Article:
IDEAS home Printed from
MyIDEAS: Login to save this article or follow this journal

Attitudes to Chronic Poverty in the ‘Global Village’

  • Armando Barrientos


  • Daniel Neff

The paper explores attitudes to chronic poverty in a cross-section of developed and developing countries based on data from the World Values Survey Wave Three (1994-1998). The analysis finds a consistent belief among a majority of respondents that poverty is chronic. This paper also explores the factors that influence public attitudes to chronic poverty and finds that interests, position, knowledge, and shared values relating to social justice are important.

(This abstract was borrowed from another version of this item.)

If you experience problems downloading a file, check if you have the proper application to view it first. In case of further problems read the IDEAS help page. Note that these files are not on the IDEAS site. Please be patient as the files may be large.

File URL:
Download Restriction: Access to full text is restricted to subscribers.

As the access to this document is restricted, you may want to look for a different version under "Related research" (further below) or search for a different version of it.

Article provided by Springer in its journal Social Indicators Research.

Volume (Year): 100 (2011)
Issue (Month): 1 (January)
Pages: 101-114

in new window

Handle: RePEc:spr:soinre:v:100:y:2011:i:1:p:101-114
Contact details of provider: Web page:

Order Information: Web:

References listed on IDEAS
Please report citation or reference errors to , or , if you are the registered author of the cited work, log in to your RePEc Author Service profile, click on "citations" and make appropriate adjustments.:

as in new window
  1. Dirk Kohner, 2010. "Democratization via Elections in an African “Narco-state”? The Case of Guinea-Bissau," GIGA Working Paper Series 123, GIGA German Institute of Global and Area Studies.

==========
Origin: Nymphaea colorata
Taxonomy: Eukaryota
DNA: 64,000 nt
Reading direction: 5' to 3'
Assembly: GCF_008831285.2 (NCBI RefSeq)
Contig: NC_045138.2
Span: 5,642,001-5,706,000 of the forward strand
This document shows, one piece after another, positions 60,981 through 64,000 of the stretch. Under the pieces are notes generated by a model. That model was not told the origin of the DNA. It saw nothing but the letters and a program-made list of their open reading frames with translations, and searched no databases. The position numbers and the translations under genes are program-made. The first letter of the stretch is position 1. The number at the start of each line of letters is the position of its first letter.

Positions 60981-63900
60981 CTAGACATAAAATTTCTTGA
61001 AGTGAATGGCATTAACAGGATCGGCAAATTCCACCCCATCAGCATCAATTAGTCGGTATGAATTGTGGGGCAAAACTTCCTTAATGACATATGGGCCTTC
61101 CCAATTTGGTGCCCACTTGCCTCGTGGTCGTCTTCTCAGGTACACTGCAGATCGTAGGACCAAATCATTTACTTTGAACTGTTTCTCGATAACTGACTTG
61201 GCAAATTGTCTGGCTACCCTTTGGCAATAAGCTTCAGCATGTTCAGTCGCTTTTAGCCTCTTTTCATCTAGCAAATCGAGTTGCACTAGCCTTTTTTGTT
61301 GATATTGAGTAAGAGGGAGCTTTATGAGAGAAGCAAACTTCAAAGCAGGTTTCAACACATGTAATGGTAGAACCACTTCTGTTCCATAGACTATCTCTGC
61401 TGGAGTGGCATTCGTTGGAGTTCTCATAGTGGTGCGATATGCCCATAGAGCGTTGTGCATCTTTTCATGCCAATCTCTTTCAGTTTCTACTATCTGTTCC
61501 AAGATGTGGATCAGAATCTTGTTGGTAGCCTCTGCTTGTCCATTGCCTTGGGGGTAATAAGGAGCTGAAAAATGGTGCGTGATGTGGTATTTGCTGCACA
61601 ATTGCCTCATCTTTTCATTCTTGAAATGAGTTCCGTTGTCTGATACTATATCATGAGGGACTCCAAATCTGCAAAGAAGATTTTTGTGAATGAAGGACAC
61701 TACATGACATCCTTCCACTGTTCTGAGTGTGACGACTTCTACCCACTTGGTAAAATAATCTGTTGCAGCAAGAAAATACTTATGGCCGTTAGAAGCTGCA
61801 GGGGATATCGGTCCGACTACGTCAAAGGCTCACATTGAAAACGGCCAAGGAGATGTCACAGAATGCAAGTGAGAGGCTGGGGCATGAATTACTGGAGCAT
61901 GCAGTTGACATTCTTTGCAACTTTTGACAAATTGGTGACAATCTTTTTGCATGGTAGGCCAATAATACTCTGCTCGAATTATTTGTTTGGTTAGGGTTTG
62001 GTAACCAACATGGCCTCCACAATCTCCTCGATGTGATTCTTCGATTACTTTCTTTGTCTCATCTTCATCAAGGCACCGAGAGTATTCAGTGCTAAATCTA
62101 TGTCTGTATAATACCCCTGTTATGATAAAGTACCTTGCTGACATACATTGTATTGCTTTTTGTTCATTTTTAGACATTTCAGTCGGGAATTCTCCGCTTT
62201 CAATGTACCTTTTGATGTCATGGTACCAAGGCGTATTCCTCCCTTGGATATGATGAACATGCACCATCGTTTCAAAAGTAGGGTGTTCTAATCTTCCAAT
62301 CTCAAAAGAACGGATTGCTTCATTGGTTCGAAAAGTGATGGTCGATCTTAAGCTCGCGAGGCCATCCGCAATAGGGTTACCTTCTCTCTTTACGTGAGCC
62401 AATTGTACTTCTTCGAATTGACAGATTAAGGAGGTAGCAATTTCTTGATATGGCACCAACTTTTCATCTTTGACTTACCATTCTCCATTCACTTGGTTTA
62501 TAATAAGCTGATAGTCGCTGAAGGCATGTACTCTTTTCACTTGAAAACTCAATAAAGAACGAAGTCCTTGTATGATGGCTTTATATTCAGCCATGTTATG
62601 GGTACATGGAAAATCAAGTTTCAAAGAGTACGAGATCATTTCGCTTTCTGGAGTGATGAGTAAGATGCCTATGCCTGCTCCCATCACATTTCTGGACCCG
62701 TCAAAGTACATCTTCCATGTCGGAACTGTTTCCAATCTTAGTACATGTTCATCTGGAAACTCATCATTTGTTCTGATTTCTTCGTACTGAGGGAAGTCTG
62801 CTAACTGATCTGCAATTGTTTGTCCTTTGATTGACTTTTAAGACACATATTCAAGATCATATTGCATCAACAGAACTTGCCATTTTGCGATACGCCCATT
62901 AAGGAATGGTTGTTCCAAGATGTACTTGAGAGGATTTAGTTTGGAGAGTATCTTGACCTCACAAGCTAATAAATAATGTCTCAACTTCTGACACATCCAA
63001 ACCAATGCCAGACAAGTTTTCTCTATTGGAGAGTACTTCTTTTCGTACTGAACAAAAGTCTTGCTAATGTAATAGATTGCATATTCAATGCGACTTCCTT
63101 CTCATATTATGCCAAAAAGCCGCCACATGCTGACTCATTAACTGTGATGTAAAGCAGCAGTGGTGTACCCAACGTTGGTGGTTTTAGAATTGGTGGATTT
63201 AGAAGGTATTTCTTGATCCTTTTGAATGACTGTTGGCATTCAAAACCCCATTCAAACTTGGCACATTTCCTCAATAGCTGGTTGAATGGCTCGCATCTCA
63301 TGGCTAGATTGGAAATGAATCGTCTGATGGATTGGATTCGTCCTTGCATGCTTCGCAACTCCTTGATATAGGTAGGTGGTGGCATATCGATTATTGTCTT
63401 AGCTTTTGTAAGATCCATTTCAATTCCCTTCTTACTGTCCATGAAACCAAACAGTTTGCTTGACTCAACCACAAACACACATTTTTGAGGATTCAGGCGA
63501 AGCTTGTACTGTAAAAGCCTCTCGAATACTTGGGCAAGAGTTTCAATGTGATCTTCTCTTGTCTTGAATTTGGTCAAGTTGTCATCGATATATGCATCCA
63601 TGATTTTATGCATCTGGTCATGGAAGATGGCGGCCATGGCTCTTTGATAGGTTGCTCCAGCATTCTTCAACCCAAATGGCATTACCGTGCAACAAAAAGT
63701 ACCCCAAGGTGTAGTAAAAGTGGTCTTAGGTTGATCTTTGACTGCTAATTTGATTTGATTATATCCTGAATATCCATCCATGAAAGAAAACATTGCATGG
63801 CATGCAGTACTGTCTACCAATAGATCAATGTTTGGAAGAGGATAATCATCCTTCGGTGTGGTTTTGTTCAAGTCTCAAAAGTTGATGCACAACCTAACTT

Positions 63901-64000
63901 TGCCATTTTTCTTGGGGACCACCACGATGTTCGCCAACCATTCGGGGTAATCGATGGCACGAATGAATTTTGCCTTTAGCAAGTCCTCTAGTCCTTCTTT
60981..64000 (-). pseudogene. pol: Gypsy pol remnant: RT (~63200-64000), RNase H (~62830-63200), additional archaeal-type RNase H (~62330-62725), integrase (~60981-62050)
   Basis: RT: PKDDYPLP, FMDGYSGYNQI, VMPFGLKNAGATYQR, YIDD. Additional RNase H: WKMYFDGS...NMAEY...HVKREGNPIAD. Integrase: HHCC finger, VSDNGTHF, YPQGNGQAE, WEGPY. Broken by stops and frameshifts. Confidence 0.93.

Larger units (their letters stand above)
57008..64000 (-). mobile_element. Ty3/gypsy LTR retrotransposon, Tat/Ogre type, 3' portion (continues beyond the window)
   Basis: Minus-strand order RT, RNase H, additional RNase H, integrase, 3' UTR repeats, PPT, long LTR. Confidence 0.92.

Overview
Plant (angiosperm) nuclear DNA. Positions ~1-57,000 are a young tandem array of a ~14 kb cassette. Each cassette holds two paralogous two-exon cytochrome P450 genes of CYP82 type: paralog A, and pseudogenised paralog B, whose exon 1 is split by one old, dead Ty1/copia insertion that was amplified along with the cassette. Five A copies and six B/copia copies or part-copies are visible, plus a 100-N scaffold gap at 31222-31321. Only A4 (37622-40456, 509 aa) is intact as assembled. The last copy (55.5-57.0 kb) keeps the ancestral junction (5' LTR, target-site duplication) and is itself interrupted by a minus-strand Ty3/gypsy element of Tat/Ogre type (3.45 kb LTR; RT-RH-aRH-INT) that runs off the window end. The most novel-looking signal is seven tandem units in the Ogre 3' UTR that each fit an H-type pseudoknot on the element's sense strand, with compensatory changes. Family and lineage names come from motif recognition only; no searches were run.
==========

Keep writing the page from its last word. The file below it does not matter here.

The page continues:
2. Hayati, Dariush & Karami, Ezatollah, 2005. "Typology of causes of poverty: The perception of Iranian farmers," Journal of Economic Psychology, Elsevier, vol. 26(6), pages 884-901, December.
  3. Mark Gradstein & Alberto E. Chong, 2006. "Who's Afraid of Foreign Aid?: The Donors' Perspective," IDB Publications (Working Papers) 6706, Inter-American Development Bank.
  4. Federica Misturelli & Claire Heffernan, 2001. "Perceptions of poverty among poor livestock keepers in Kenya: a discourse analysis approach," Journal of International Development, John Wiley & Sons, Ltd., vol. 13(7), pages 863-875.
  5. Angeletos, George-Marios & Alesina, Alberto, 2005. "Fairness and Redistribution," Scholarly Articles 4553009, Harvard University Department of Economics.
Full references (including those not matched with items on IDEAS)

This item is not listed on Wikipedia, on a reading list or among the top items on IDEAS.

When requesting a correction, please mention this item's handle: RePEc:spr:soinre:v:100:y:2011:i:1:p:101-114. See general information about how to correct material in RePEc.

For technical questions regarding this item, or to correct its authors, title, abstract, bibliographic or download information, contact: (Sonal Shukla)

or (Christopher F Baum)

If you have authored this item and are not yet registered with RePEc, we encourage you to do it here. This allows to link your profile to this item. It also allows you to accept potential citations to this item that we are uncertain about.

If references are entirely missing, you can add them using this form.

If the full references list an item that is present in RePEc, but the system did not link to it, you can help with this form.

If you know of missing items citing this one, you can help us creating those links by adding the relevant references in the same way as above, for each refering item. If you are a registered author of this item, you may also want to check the "citations" tab in your profile, as there may be some citations waiting for confirmation.

Please note that corrections may take a couple of weeks to filter through the various RePEc services.

This information is provided to you by IDEAS at the Research Division of the Federal Reserve Bank of St. Louis using RePEc data.